Integrity of the soft tissue envelope around the knee is an essential element to achieve satisfactory outcome in cases of TKA. Though knee fractures in elderly patients are usually the result of low energy type of trauma they are still associated with knee hemoarthrosis, swelling and ecchymosis. Therefore, splinting of the knee for four weeks allows for reduction of soft tissue swelling and inflammation before proceeding to the knee replacement. The interval between the time of the fracture and operative intervention could be adjusted in every case depending on the level of the fracture, the degree of swelling and skin condition. In general, tibial plateau fractures need longer periods for the swelling to resolve and skin condition to improve when compared to distal femoral fractures.

In type 41-B3 depressed lateral tibial plateau fractures, the proximal tibial cut was performed by referencing to the intact medial tibial articular surface. Depressed metaphyseal fragments have usually created peripheral or contained bone defect <10 mm in depth (Figure 2). These defects can simply be filled by bone cement and the addition of a stem to the tibial tray [6].

Meanwhile, significant bone defects at the articular surface found in type 41-C1 tibial plateau fractures needed metal augments to support the tibial tray. Therefore, the stability of the tibial trays were achieved by a combination of proximal bone support and intramedullary diaphysial stem contact. As the majority of the tibial plateau fractures were low energy fractures in osteoporotic bone, these techniques were adequate to achieve primary stability and allow early weight bearing.

The TT was part of the fracture in two cases. Attachment to the metaphyseal bed using three doubled trans-osseus sutures of Ethibond no. 5 secured the TT in position.

Appleton et al. [17] presented the 10 years results of knee arthroplasty as a primary treatment for distal femoral fractures. The authors reported 42% incidence of mortality within the first postoperative year from associated cardiac and pulmonary co-morbidities. There were, however, few early postoperative complications infection and hematoma formation. In addition, they reported 4 early periprosthetic fractures between the end of the knee femoral stem and ipsilateral hip implants [17]. Presence of a stress riser in the area that separates between knee and hip implants should always be considered in the preoperative planning of stemmed knee implants when there is a proximal hip prothesis or metalwork. Total femoral replacement was recently suggested to avoid future periprosthetic fractures.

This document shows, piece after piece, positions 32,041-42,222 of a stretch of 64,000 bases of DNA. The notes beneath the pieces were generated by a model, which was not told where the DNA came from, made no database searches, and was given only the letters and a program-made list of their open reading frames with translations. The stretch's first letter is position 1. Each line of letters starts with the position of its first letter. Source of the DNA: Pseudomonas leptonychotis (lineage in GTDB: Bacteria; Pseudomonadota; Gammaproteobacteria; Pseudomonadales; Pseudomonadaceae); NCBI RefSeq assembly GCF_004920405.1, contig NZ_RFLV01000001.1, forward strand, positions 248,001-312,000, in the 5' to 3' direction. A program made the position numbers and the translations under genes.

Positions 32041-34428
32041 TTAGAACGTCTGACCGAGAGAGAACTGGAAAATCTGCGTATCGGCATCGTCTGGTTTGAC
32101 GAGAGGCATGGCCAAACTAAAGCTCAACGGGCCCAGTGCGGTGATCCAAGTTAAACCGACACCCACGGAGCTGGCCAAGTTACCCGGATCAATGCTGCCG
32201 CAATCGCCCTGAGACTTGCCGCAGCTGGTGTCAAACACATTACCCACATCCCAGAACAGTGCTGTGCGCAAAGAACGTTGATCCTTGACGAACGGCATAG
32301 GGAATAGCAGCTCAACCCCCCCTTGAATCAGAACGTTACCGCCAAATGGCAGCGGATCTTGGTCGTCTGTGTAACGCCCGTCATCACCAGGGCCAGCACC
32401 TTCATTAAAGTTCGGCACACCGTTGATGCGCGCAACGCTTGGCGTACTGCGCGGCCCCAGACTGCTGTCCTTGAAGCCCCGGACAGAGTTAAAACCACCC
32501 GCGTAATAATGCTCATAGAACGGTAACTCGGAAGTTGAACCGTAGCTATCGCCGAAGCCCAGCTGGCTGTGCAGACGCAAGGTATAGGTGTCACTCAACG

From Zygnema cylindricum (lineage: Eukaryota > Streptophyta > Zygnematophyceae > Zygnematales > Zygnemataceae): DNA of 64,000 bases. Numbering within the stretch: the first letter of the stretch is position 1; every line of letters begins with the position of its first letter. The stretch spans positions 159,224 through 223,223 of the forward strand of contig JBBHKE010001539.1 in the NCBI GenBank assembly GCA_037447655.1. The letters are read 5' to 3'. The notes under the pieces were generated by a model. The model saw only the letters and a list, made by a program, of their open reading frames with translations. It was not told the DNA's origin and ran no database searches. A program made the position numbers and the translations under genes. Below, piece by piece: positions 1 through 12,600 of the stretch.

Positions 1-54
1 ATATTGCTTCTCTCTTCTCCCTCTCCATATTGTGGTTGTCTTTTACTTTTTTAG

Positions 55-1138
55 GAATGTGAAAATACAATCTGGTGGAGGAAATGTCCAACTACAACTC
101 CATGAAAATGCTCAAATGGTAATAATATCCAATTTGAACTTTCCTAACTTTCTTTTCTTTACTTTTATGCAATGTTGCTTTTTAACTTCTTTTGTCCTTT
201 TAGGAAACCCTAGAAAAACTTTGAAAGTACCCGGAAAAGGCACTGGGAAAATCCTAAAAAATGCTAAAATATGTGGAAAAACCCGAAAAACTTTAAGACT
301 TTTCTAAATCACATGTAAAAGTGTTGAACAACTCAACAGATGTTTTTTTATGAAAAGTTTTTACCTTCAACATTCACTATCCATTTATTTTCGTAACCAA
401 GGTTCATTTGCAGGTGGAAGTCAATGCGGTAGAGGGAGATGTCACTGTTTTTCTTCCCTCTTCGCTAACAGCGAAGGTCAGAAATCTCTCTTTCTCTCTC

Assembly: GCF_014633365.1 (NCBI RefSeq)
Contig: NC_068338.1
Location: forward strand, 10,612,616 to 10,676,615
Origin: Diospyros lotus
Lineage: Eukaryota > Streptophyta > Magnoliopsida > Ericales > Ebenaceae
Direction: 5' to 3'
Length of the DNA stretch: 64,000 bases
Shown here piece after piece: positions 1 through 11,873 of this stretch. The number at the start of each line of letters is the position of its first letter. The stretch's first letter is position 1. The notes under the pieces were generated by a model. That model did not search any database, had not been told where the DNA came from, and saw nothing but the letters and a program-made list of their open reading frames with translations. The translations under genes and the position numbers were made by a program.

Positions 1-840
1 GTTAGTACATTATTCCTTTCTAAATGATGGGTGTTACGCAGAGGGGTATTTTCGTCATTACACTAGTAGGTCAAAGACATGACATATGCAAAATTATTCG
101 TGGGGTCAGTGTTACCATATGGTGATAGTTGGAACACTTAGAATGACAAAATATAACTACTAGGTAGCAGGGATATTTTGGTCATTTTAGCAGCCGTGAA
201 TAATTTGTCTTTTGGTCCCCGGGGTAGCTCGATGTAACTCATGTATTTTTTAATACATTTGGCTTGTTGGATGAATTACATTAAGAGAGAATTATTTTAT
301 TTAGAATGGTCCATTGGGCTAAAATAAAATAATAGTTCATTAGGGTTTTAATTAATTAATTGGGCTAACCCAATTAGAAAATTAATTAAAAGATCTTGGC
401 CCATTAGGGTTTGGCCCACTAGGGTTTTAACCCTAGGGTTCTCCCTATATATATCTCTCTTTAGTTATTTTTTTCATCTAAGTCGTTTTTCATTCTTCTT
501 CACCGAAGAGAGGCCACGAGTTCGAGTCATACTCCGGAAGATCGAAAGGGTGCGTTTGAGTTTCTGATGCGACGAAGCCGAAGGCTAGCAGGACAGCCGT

It is important here to highlight the fact that Appleton's [17] cohort of patients were much older (average age 82 years), of very limited preoperative mobility and finally their policy of management in the acute trauma ward setting using a distal femoral replacement prothesis is different from the reported strategy in this article for delayed (2–4 weeks after trauma) joint arthroplasty in arthritic knees with periarticular fracture.

Similar to our strategy, Choi et al. [8] reported a series of distal femoral fractures that was treated with the medial pivot knee employing a similar strategy of fixing simple distal fractures by wires and screws and a stem added to the femoral component. The authors reported good outcome in terms of fracture healing and functional ROM [8].

In this series initial fixation of distal femoral fractures by lateral plate in addition to uni-cortical screws distally and circular wires proximally provided the necessary support for performing the bone cuts using an intra-medullary guide. This technique of reconstruction allowed using less constrained form of prosthesis. However, highly comminuted fractures that involved the articular surface required the use of RH implants in 2 knees and even a distal femoral replacement prosthesis in one. Stiffness and patellar tendon avulsion are common complications when TKR is performed as a salvage for malunited tibial plateau fractures. In this scenario, knees have extra-articular adhesions that negatively affects the postoperative ROM. Additionally, non weight bearing increases the osteoporosis especially at sites of tendinous insertion into the bone. Hence, the high rate of these two particular complications can be explained in previously published studies [5,6].